remnants of your last hurricane here now. Didn't you note the
rapid increase in inductance while the hurricane passed along?

Walter

+) don't know if this applies to Americans as well. But Germans
have a feeling about something without knowing exactly they say:
'aus dem Bauch' so your belly tells you what to believe
• Hi bear, that was exactly what my stomach *) told me: don t believe this high value of the inductance! But it seems to be right. I found some slight
Message 6 of 18 , Nov 1, 2005
Hi bear,

that was exactly what my stomach *) told me: don't believe this high
value of the inductance!
But it seems to be right. I found some 'slight ommission' in my
calculation which in fact made me disregard most of the flux. So now
that this is corrected the calculation says 0.7 H which is close
enuff given the crude approach I used.

This high value is mostly due to the very thin wire. Close to it's
surface there is lot of flux. If you increase wire diameter this goes
down.

Considering the hi perm air: you missed your chance! We have the
remnants of your last hurricane here now. Didn't you note the
rapid increase in inductance while the hurricane passed along?

Walter

+) don't know if this applies to Americans as well. But Germans
have a feeling about something without knowing exactly they say:
'aus dem Bauch' so your belly tells you what to believe
• ... OOOOkay, I replaced the spaces by dots due to some fancy formatting Yahoo elects when redisplaying the message. ? Walter
Message 7 of 18 , Nov 1, 2005
>....----------------
>..............|....|
>..........L..|.|...-
>..............|....-.C
>..........R..|.|...|
>..............|....|
>.-------------------

OOOOkay, I replaced the spaces by dots due to some fancy
formatting Yahoo elects when redisplaying the message.

?

Walter
• Walter, Here s the URL for a power grid frequency inductance measuring setup... This is the first
Message 8 of 18 , Nov 1, 2005
Walter,

Here's the URL for a power grid frequency inductance measuring
setup...

<http://www.oz.net/~coilgun/theory/measureinductance.htm>

This is the first time I have ever heard of the flux being higher
close to the surface of a thin wire vs a thicker wire. Sounds like it
might be related to skin effect. Where did you get the info on that??

The hurricane didn't pass close enough to me to notice any increase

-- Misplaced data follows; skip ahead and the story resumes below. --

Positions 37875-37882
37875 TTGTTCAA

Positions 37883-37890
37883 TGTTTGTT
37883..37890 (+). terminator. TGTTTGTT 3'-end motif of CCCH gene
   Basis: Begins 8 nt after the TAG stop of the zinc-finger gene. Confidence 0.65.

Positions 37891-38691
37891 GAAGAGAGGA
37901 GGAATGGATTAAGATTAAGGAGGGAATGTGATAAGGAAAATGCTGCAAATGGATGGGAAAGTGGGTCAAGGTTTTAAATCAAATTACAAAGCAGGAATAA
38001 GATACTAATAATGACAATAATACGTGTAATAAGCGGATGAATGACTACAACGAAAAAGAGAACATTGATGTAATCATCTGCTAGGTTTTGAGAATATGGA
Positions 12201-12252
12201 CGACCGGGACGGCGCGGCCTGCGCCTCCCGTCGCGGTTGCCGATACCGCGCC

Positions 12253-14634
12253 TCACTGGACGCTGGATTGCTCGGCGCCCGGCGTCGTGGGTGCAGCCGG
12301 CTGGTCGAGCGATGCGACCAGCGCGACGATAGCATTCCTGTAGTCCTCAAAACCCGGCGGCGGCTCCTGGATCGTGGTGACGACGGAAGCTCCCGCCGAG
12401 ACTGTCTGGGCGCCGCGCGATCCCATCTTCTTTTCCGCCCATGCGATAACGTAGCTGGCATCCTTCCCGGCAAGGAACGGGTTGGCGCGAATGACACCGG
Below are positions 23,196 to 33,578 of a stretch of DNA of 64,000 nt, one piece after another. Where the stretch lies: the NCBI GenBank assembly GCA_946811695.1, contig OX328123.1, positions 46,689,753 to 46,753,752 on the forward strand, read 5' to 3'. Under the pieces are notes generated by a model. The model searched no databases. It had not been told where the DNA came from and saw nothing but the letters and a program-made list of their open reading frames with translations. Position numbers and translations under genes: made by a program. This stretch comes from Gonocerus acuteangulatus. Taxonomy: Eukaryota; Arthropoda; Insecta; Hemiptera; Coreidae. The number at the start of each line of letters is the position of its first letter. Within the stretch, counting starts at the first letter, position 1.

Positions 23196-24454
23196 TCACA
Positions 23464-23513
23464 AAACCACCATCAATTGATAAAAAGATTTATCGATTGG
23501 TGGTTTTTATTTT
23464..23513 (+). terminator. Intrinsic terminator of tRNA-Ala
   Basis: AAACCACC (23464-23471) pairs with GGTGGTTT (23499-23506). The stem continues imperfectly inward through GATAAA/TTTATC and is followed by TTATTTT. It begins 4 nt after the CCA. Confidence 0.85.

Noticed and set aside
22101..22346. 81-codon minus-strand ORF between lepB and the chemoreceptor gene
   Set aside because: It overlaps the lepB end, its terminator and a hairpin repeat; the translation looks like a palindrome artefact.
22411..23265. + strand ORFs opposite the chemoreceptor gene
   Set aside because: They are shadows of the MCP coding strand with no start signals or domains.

in local air permeability. I'll have to keep my eyes open for some
North Pacific storms and have my jar ready <G>

Ayah... "gut feeling" is a fairly common term in the U.S. Those with
more refined sensibilities refer to it as "visceral sensation".

73,

'Bear' NH7SR
• Hi Walter try http://www.btinternet.com/~g4fgq.regp/ I think the program is RJELOOP3 Ah yes there is nothing like trying to explain a problem, even to someone
Message 9 of 18 , Nov 1, 2005
Hi Walter try
http://www.btinternet.com/~g4fgq.regp/
I think the program is RJELOOP3

Ah yes there is nothing like trying to explain a problem, even to someone
yourself !!

Alan

----- Original Message -----
From: "karula4711" <fedderwi@...>
To: <VLF_Group@yahoogroups.com>
Sent: 01 November 2005 17:50
Subject: [VLF_Group] loop inductance

> Hi group,
>
> I here have a loop with the following data:
>
> 375 windings of 0.15 mm enamelled copper wire on a 1.35 x 1.35 m
> wooden square.
> The windings fill a cross section of app 4 by 4 mm
> 'Air core'
>
> Now for the problem:
> calculating the inductance gives something like 3 mH
> measuring inductance gives 1.5 H
>
> Now this is a bit too big of a difference to believe in.
>
> What would you expect for such a loop? Based on measurement or
> calculation? How?
>
> btw: the loop construction is inspired by Renatos minimal ulf
> receiver - the one with the geese on vlf.it :-)
>
> thanks for help
> Walter
>
>
>
>
>
>
>
>
>
>
>
> Post message: VLF_Group@yahoogroups.com
> Subscribe: VLF_Group-subscribe@yahoogroups.com
>
> Members may request the option of receiving just one e-mail per day which
contains all of the days comments. Simply send an e-mail to the list owner
(VLF_Group-owner@yahoogroups.com) requesting digest mode.
>
>
>
>
>
>
• Hi Walter, The inductance of the square loop will be close to L ~= 2 * Mu * N^2 * D * (arcsinh(D/w) - 1) / pi where Mu = 4 * pi * 10^-7 N = Number of turns D =
Message 10 of 18 , Nov 1, 2005
Hi Walter,

The inductance of the square loop will be close to

L ~= 2 * Mu * N^2 * D * (arcsinh(D/w) - 1) / pi

where

Mu = 4 * pi * 10^-7
N = Number of turns
D = length of a side (metres)
w = Wire diameter (metres)
pi = 3.14159

and arcsinh is the inverse hyperbolic sin function.

For N=375, D=1.35, w=0.00015, we get

L ~= 2 * 4 * pi * 10^-7 * 140625 * 1.35 * (9.798 - 1) / pi

~= 1.34 Henries.

--
Paul Nicholson
http://www.abelian.demon.co.uk/
--
• Hello Paul, it s funny. Every day I learn a new coil calculation formula, and they are always different... Being inspired by your own experiments about VLF
Message 11 of 18 , Nov 2, 2005
Hello Paul,
it's funny. Every day I learn a new coil calculation formula, and they are
always different...
ionosphere, on the 23 October at night I recorded my first LEP on the
transmitter of Le Blanc that is at 234 km from my place in Bordeaux
(France).

You can see that at : http://www.enseirb.fr/~alves/LEP23oct05_20h26UTC.jpg

The software is the demo version of skypipe, so I used the soundcard of my
laptop.

I used a tuned 1500 turns home made ferrite coil, a upconverter to 3.5 MHz
and an home made direct conversion receiver...It works good and I can tune
from 7 to 20 kHz, I can even here Alpha but I have to go out from the